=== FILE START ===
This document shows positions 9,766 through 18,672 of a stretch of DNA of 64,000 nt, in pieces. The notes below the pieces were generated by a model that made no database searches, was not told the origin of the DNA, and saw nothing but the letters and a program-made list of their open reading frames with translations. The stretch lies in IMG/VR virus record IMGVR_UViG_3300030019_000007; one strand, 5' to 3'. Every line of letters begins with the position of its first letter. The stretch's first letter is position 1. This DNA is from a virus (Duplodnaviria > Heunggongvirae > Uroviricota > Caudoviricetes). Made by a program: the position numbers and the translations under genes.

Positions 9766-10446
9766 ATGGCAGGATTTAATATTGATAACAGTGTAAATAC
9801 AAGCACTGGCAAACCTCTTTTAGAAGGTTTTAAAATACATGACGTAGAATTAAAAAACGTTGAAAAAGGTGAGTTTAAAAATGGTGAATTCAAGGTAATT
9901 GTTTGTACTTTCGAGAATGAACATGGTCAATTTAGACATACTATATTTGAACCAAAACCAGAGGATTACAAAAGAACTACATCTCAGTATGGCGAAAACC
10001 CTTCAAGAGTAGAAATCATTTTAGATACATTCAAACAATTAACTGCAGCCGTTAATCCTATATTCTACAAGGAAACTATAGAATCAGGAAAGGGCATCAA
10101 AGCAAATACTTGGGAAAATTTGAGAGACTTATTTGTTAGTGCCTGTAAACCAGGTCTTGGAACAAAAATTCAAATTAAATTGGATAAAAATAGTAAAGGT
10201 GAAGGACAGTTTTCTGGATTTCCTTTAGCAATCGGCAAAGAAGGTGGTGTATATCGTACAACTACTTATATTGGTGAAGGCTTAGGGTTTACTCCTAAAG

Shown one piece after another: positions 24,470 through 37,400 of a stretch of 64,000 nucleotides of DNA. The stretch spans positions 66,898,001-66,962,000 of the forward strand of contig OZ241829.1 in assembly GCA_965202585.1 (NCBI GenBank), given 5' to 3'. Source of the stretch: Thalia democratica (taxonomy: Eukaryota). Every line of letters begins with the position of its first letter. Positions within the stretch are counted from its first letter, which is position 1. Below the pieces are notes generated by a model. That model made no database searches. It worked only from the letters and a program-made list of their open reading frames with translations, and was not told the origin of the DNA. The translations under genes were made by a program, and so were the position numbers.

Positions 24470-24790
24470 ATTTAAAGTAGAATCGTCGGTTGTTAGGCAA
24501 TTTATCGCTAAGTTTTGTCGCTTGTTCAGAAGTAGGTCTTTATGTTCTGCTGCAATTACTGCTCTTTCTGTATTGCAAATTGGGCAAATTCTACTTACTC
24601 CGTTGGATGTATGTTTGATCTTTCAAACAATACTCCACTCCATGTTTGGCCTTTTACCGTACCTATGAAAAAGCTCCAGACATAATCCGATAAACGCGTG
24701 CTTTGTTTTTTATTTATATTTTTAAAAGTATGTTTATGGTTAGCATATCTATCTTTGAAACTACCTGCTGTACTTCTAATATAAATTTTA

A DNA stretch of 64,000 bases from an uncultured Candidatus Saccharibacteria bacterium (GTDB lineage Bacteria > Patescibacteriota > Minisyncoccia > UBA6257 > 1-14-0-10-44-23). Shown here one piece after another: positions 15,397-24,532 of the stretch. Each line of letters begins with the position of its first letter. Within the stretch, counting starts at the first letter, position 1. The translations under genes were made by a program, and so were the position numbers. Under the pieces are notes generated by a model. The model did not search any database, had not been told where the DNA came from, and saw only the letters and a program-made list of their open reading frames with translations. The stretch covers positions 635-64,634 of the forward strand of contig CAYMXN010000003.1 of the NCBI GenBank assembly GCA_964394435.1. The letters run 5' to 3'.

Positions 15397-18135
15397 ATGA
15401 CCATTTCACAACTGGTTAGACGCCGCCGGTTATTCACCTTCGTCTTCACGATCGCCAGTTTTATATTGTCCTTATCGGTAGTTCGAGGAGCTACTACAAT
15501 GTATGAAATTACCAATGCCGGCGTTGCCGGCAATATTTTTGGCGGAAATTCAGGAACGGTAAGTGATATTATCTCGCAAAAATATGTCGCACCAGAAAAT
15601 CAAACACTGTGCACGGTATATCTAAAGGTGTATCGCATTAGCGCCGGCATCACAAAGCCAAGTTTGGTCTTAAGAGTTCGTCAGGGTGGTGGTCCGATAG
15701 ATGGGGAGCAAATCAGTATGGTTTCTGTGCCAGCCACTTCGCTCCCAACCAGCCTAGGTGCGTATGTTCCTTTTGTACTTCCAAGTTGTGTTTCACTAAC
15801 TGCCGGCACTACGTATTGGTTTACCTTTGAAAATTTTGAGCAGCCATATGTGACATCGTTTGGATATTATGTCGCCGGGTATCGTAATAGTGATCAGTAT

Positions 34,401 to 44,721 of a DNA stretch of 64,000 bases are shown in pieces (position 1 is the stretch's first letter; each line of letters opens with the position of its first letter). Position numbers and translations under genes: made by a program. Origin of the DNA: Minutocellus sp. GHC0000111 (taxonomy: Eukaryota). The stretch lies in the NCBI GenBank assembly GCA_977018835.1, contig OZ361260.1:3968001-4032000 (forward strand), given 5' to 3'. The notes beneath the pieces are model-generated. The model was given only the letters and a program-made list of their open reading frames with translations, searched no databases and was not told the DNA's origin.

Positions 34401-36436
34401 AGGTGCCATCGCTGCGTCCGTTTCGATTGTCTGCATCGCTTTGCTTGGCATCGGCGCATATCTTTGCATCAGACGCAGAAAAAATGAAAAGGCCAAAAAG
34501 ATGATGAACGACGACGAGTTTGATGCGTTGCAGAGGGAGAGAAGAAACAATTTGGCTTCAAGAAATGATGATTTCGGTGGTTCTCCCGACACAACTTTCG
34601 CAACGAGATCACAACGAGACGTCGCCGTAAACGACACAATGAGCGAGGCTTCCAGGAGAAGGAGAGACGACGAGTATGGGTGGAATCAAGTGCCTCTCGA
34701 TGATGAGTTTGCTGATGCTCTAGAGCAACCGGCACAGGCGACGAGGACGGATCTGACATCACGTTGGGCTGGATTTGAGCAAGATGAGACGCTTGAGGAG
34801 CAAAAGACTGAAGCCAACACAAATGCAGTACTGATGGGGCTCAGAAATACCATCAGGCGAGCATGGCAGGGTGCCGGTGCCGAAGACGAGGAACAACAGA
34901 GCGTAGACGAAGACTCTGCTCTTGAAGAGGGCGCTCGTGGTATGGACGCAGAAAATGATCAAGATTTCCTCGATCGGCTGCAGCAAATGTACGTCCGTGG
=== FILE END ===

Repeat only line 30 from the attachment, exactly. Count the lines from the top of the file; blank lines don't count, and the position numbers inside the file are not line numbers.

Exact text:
34901 GCGTAGACGAAGACTCTGCTCTTGAAGAGGGCGCTCGTGGTATGGACGCAGAAAATGATCAAGATTTCCTCGATCGGCTGCAGCAAATGTACGTCCGTGG